Report: Cryptocurrencies, Still a Boon for Criminals, are Contributing to the Opioid Crisis

Though the cryptocurrency sector is working to close gaps and exploit transparency features in crypto to reduce criminal use, Internet-borne “decentralized” currencies continue to offer appealing cross-border and cash-like features that support crime, including opioid trafficking, law enforcement officials told Washington DC-based news outlet Roll Call last week.

“Now, (criminal use of cryptocurrencies) is more prevalent than before,” said Mesa, Arizona, Police Department Sgt. Joshua Lee.

A former detective in an organized crime unit investigating criminal use of cryptocurrencies, including in opioid trafficking, Lee said the drug business has gone online, where anonymous features can help obscure activity. “Bad guys are realizing they’re less likely to get caught if they move stuff to the dark web,” he said

University of California lecturer Nicholas Weaver agreed that cryptocurrencies are greasing the wheels of illicit commerce on the Internet:

“Cryptocurrencies offer transactions that are electronic and censorship-resistant…The only other censorship-resistant payment that we have is cash. Cash requires physical proximity. Cryptocurrencies allow you to get away from that. As a consequence, they’re useful for things you couldn’t normally buy online, like drugs and child exploitation material.”

According to the American Centre for Disease Control (CDC), fentanyl, a synthetic opioid, is 50-100x more potent than morphine.

Much of the fentanyl in the US now is shipped from either China or Mexico, Roll Call writes, citing stats from the CDC indicating that fentanyl was responsible for two-thirds of 70 000 overdose deaths in the US in 2017.

One consolation, said Lee, is that cryptocurrency transactions by criminals who don’t take special precautions can be tracked via digital traces left.

These traces include digital currency wallet addresses, exchange account information, transaction history, login credentials, IP addresses, mobile phone digital signatures and other public online profiles and posts.

“When the police are able to see a bad guy’s cryptocurrency wallet, they’re able to track all the transactions that person was involved in,” said Wheeler.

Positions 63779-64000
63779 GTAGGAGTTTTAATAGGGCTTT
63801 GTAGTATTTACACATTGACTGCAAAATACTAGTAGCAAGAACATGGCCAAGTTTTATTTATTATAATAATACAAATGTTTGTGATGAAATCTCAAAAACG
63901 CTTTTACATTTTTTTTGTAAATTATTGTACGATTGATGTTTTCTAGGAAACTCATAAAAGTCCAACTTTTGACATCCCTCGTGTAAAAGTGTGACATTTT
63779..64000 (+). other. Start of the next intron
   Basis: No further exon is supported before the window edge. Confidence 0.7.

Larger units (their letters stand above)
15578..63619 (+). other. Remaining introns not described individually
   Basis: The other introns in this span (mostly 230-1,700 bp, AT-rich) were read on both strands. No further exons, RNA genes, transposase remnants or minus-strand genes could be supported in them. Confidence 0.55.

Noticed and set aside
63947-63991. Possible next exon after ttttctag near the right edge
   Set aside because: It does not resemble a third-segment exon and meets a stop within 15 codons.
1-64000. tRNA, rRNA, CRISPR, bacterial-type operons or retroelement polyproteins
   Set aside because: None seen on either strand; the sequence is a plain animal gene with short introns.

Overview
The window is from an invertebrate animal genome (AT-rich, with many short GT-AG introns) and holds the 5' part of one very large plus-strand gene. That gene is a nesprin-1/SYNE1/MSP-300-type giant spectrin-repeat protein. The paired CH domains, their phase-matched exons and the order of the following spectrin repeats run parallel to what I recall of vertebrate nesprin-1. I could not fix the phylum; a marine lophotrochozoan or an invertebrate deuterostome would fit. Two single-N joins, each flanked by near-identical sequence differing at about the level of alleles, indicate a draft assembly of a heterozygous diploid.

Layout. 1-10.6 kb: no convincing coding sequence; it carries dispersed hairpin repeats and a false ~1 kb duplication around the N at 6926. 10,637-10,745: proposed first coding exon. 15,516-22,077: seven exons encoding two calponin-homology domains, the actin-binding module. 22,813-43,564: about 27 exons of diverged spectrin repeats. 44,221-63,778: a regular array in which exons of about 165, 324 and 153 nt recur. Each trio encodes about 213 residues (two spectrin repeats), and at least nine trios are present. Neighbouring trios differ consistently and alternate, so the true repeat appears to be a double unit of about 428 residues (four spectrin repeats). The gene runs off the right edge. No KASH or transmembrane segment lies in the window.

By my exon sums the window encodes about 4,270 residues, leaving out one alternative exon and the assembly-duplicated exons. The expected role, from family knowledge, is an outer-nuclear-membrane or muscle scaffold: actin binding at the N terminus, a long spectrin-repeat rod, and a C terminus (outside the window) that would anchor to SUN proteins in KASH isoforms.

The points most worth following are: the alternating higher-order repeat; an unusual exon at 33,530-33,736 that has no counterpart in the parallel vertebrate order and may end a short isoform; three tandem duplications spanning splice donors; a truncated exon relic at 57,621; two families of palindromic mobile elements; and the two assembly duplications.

But some criminals know how to efface their digital footprints, he added.

They may use cryptocurrency “mixers” or “tumblers,” which pool users’ cryptocurrencies together, jumble them and redistribute “clean” funds for a fee.

Using a mixer is not without risk, however.

In May, police in the Netherlands shut down, and revealed they’d been monitoring the service almost since its inception.

Unfortunately, Roll Call also claims the use of “privacy coins” like Monero, “has increased dramatically in the past three years, make it much harder to track ownership.”

Crypto industry advocates like Perianne Boring of the Chamber of Digital Commerce have argued that cryptocurrencies are more transparent than “analog” cash. She also claimed the private-public Blockchain Alliance is forging partnerships between the crypto sector and more than 20 state, federal and international law enforcement groups.

Chainalysis’ founder and chief strategy Jonathan Levin told Roll Call that law enforcement agencies in more than 20 countries now use his company’s software to track illicit crypto-cash movements. Levin would not state, however, how many actual prosecutions have resulted from evidence gleaned through Chainalysis’ software.

Tracking is certainly possible, Sgt Lee admitted, but he said most local jurisdictions continue to lack adequate resources to conduct comprehensive dark web investigations.

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